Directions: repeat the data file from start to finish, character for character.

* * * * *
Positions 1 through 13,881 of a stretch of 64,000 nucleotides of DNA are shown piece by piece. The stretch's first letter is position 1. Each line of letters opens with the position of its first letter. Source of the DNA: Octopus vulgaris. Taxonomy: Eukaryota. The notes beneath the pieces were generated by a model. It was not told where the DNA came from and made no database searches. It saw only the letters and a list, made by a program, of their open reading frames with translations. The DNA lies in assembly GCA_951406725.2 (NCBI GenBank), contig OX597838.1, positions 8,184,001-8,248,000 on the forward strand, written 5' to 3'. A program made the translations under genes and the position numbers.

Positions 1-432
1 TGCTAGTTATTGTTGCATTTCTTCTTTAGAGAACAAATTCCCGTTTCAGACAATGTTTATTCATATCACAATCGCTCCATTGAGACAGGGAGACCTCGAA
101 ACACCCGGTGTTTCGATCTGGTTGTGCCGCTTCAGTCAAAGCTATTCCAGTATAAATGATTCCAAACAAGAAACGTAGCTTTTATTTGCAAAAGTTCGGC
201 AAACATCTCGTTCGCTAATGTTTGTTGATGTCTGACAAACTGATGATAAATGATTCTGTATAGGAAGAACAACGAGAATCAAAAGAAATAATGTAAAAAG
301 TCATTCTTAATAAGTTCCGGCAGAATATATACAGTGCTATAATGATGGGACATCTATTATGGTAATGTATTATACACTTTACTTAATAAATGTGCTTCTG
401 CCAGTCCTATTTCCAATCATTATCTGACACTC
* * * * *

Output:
Positions 1 through 13,881 of a stretch of 64,000 nucleotides of DNA are shown piece by piece. The stretch's first letter is position 1. Each line of letters opens with the position of its first letter. Source of the DNA: Octopus vulgaris. Taxonomy: Eukaryota. The notes beneath the pieces were generated by a model. It was not told where the DNA came from and made no database searches. It saw only the letters and a list, made by a program, of their open reading frames with translations. The DNA lies in assembly GCA_951406725.2 (NCBI GenBank), contig OX597838.1, positions 8,184,001-8,248,000 on the forward strand, written 5' to 3'. A program made the translations under genes and the position numbers.

Positions 1-432
1 TGCTAGTTATTGTTGCATTTCTTCTTTAGAGAACAAATTCCCGTTTCAGACAATGTTTATTCATATCACAATCGCTCCATTGAGACAGGGAGACCTCGAA
101 ACACCCGGTGTTTCGATCTGGTTGTGCCGCTTCAGTCAAAGCTATTCCAGTATAAATGATTCCAAACAAGAAACGTAGCTTTTATTTGCAAAAGTTCGGC
201 AAACATCTCGTTCGCTAATGTTTGTTGATGTCTGACAAACTGATGATAAATGATTCTGTATAGGAAGAACAACGAGAATCAAAAGAAATAATGTAAAAAG
301 TCATTCTTAATAAGTTCCGGCAGAATATATACAGTGCTATAATGATGGGACATCTATTATGGTAATGTATTATACACTTTACTTAATAAATGTGCTTCTG
401 CCAGTCCTATTTCCAATCATTATCTGACACTC